Dear Bark: My dog is getting older, he likes playing with other dogs and he doesn’t like to be left alone. I want him to have the best life possible, and I’ve heard a dog buddy is a key. Should I get a second dog? The thing is, I don’t know how I feel about having two dogs.
Your goal of giving your dog the best life possible is lovely. The first thing I recommend is trying some ways you can do that directly. People often wonder should I get a second dog to keep my dog company? If your thoughts of another dog are motivated primarily by a desire to do right by your current dog, there are other ways to do it.
Adding A Second Dog
Adding a second dog to your household is a big decision, and while I can share general suggestions and points to consider, only you can decide if it’s the right thing to do. The best advice I can give you is this: Only welcome more dogs into your life if you want one. The responsibility for caring for a new dog will be on your shoulders and the decision should be based on what you honestly feel you’re willing and able to do.
Should I get another dog for my dog? As you know, dogs require a big commitment of time, money, and emotion. It’s critical that the entire household is in agreement about getting another dog, and the reasons for adopting another one should involve more than a desire, however well-intentioned and heartfelt, to make your current dog happy. Would getting another dog help? That means don’t do it if your primary purpose is to fix a problem your current dog is having or to fill some absence in his life.
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Once you decide that you truly want another dog, here are some factors to consider.
Are Dogs Happier With Another Dog?
Some dogs, including some older dogs, are thrilled to have a new dog in the family. Many times, I’ve seen older dogs enjoy new dogs, whether the new dog is an adult, an adolescent or a puppy. Sometimes, the addition of a younger, more playful dog will reinvigorate an older dog. They become more cheerful, more vibrant and somehow more alive in their golden years, which is a beautiful thing to see.
On the other hand, I’ve also seen plenty of older dogs who are not happy to share their space and their people with a new dog. They end up irritated, and what should be a peaceful time in their life may be less serene because they are bothered by too much pestering. It is important to know the answer to does my dog want to be an only dog?
Will Getting Another Dog Help
If you may find your dog’s behavior somewhat untrained, then getting another dog isn’t likely going to help. Some owners think that a dog’s behavior problem could possibly be fixed when another dog is added to the picture but that is not the case. If you think about it, a poorly trained dog added by another poorly trained dog would just cause chaos. There is some training that could be done to train a dog, in fact, a well-trained dog can even help training another. Excessive barking or separation anxiety could be fixed by adding another companion, but that’s only a possibility, at the end of the day, the second dog may even become as bad or even pick up worse habits than the first.
When To Get A Dog
Dogs generally likes to play with other dogs, seems happy to see them while out on walks and has met many dogs with whom he has had positive encounters, he is more likely to welcome a new dog. If he’s easily able to handle other dogs around his food and toys, that also bodes well for him enjoying a new dog.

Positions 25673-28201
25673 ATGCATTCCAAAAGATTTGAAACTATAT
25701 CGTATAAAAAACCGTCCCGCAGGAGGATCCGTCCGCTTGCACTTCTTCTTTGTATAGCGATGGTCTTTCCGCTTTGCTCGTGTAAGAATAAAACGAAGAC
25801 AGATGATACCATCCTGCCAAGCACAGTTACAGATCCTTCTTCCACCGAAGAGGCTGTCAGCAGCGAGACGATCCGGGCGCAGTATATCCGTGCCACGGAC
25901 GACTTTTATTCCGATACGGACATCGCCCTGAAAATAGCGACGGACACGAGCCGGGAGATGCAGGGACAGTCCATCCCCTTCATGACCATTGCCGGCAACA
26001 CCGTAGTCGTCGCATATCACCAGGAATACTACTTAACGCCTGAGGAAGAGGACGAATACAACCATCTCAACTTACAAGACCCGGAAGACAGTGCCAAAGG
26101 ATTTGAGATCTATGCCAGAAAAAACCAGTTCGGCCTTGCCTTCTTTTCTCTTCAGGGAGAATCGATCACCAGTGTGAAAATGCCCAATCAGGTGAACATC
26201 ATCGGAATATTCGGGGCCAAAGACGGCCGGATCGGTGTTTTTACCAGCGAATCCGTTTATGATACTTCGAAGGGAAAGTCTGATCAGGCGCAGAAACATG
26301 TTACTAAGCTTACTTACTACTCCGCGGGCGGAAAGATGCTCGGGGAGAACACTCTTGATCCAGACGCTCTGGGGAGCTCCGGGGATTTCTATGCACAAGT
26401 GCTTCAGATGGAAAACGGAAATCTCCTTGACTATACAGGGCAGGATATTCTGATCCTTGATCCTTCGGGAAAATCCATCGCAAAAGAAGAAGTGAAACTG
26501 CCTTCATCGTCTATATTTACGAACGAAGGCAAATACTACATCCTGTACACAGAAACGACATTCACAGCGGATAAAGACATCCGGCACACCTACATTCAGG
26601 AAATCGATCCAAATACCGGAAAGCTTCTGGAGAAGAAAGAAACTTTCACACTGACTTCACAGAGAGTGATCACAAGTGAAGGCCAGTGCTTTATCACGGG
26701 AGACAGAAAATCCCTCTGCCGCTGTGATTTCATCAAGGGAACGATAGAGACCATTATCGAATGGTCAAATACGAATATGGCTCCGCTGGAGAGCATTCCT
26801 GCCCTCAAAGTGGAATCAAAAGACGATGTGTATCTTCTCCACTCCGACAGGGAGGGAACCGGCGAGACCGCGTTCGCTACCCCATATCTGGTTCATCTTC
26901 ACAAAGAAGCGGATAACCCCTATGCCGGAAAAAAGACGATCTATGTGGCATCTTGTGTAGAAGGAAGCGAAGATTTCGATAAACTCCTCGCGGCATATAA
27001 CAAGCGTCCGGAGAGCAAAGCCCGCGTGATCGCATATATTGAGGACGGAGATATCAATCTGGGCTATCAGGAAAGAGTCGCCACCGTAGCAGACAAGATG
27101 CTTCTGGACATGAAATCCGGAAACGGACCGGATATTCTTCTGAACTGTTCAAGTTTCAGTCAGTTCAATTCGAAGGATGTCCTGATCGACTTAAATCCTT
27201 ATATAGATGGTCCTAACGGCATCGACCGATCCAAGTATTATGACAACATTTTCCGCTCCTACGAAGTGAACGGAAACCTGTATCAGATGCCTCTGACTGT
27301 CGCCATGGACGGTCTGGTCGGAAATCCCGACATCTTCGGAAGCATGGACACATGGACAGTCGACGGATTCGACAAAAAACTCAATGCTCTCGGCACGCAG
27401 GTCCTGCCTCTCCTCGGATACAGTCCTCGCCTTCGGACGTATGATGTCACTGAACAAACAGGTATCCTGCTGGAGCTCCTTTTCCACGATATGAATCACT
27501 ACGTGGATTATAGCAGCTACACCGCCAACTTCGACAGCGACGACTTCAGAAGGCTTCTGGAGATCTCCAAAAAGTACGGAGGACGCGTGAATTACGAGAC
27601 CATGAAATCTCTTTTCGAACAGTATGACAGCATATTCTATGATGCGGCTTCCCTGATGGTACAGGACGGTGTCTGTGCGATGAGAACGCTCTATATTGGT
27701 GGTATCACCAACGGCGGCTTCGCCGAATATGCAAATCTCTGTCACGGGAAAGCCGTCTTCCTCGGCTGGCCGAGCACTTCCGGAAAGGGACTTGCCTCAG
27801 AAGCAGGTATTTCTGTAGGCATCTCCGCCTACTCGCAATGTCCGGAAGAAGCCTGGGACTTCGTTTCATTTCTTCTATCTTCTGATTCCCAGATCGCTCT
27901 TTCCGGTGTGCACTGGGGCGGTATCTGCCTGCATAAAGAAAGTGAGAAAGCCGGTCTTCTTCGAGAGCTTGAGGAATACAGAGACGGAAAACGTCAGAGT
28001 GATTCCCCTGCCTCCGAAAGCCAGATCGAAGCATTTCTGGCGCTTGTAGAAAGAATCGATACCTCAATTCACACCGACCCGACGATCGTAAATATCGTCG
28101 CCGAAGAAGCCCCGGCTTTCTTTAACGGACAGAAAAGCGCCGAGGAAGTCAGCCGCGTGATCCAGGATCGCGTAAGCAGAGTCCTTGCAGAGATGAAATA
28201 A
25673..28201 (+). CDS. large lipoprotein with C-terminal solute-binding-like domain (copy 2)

If your dog enjoys dogs briefly and is then ready to get away, he may not enjoy having another dog in the house all day, every day. If he has arthritis or other chronic pain, he may also find it physically uncomfortable to have a play buddy around all the time. If he objects to other dogs coming up to you, seeking your attention, or being petted by you, he may struggle with having another dog in the family. These potential issues are not deal-breakers, but they mean that you’ll likely need to do more work once you’ve brought a new dog into the house. It may also mean that the dogs will need to be separated in certain situations or for some part of each day.
Getting Another Dog
You can decide to adopt a dog, choosing one who is compatible with your dog will increase the chances that the addition will have a positive impact. Two traits to consider are activity levels and play style. If your dog wants to play for five minutes a couple of times a day and the new dog wants to play whenever she’s not asleep, that will pose a challenge to their relationship. If your dog likes to wrestle and the new dog is all about chase games, that will require more compromise and teamwork than if they both enjoy tug, for example.
Do Age And Size Matter?
Age and size matter in some cases, but they are not necessarily as important as other qualities. Dogs of different ages and sizes can be the best of friends, but similarities in those categories may make it easier for them to develop a strong friendship.
And then there’s gender. Millions of people have two female or two male dogs, but adopting a dog of the opposite sex is often advised, as it tends to reduce the risk of fights. While there’s no clear evidence related to how important gender might be in this situation, many behaviorists (including me) anecdotally report that most of the worst cases of intra-household fighting tend to involve dogs of the same sex. So, all things being equal, consider adopting a female since you already have a male.
Your dog is lucky to have someone who cares so much about his happiness!